Wednesday, December 5, 2007
the Guennol Goddess sold.
Well, ladies and gentlemen, the goddess exceeded all expectations, selling for $57,161,000., including buyers premium, at Sotheby's. That is fifty seven million dollars, when I thought the estimate was ambitious at 14 to 18 million dollars. To me, that is a frightening amount of money; while I think the object is priceless, this is enough money to fund a small nation, to remake a museum, or city in the US, it is allot of money. It is abstract, which might be the whole point, when it comes to objects of world class importance and unquestioned provenance, the money is meaningless, nothing is too much.
I went to the reception at Sotheby's on Monday evening and the theatrical display of the goddess complimented the little video about it on their website. They created a room with panels of cloth, with huge blow up images of the figure in front of it, you entered behind one such image to go into a black draped room, in the center of which was a black stand with the goddess in a Lucite case, dramatically lit. It was a temple and the cult image was the Guennol Goddess. Very effective, it allowed for the monumentality of this tiny sculpture to dominate the space. I have never seen such lengths gone to before with the display of an antiquity at auction. Sotheby's was rewarded for their efforts with a sales result that is beyond any achieved before for a sculpture at auction.
Finally I was able to speak to someone who attended the sale, and have the scoop on how the auction progressed. The room was packed, this attendee had never seen an antiquity auction at Sotheby's so well attended, and at the beginning of the bidding on the Goddess there were eight to ten bidders. At ten million the bidding stalled, the tension and disappointment in the air was palpable. At this point George Ortiz started the bidding back up, and at about 20 million dropped out. By this point the unidentified English gentleman started bidding, against the phone. By 30 million or so, it was just him and the phone, and he won it at 51 million hammer, the buyers premium brought the total paid up to 57 million. The winning bidder was a small time London dealer, who wished to remain anonymous but known to the cognoscenti in attendance, who could scarcely believe that he was bidding at that level. It is thought that he was buying on behalf of the Sheik of Dubai, who is building a world class museum in his efforts to transform his nation and prepare for when oil can longer be its primary source of wealth. It is thought that the under bidder on the phone was another Middle Eastern potentate.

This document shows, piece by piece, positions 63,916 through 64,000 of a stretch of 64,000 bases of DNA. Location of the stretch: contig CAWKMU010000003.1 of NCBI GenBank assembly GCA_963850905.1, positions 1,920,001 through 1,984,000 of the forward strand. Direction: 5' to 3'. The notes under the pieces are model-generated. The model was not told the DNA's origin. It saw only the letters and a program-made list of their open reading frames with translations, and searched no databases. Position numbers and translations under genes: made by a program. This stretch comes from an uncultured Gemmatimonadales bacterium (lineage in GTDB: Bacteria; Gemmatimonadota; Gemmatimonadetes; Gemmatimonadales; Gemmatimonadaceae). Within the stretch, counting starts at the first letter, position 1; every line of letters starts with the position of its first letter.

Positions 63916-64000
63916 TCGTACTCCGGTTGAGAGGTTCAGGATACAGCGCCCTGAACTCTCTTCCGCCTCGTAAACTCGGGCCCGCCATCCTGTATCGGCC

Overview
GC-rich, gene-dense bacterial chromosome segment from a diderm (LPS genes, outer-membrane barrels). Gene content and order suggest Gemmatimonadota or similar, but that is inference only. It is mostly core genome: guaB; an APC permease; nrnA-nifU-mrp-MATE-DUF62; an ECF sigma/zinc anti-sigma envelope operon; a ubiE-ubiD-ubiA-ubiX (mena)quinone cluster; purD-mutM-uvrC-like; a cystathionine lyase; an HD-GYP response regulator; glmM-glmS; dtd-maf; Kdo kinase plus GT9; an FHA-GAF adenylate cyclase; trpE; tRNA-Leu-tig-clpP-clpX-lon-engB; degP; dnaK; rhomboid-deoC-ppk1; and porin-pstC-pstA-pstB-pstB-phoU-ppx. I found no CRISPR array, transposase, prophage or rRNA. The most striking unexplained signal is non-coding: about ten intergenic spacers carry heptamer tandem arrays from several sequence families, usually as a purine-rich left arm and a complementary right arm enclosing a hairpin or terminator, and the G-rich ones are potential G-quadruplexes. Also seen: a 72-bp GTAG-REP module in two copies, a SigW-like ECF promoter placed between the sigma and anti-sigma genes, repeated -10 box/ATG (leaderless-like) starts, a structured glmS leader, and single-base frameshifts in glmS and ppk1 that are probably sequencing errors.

While this price could only be realized by a bidding war between several buyers, unfortunately not all ancient objects have gained in value. This is the highest auction price for a sculpture of any kind, of any period. This will be the second time that record has been set by an ancient object; the Artemis from the Albright Knox being the first at a mere twenty eight million dollars. Perhaps people will begin to look at ancient art with fresh eyes and interest.
Other pieces also did quite well, my favorite piece aside from the goddess, was the head of Zeus, above, estimated at 300 to 500 thousand dollars, which sold, with buyers premium, for $965,000. This seems right to me, just under a million dollars for a beautiful sculpture that is monumental in size and impact.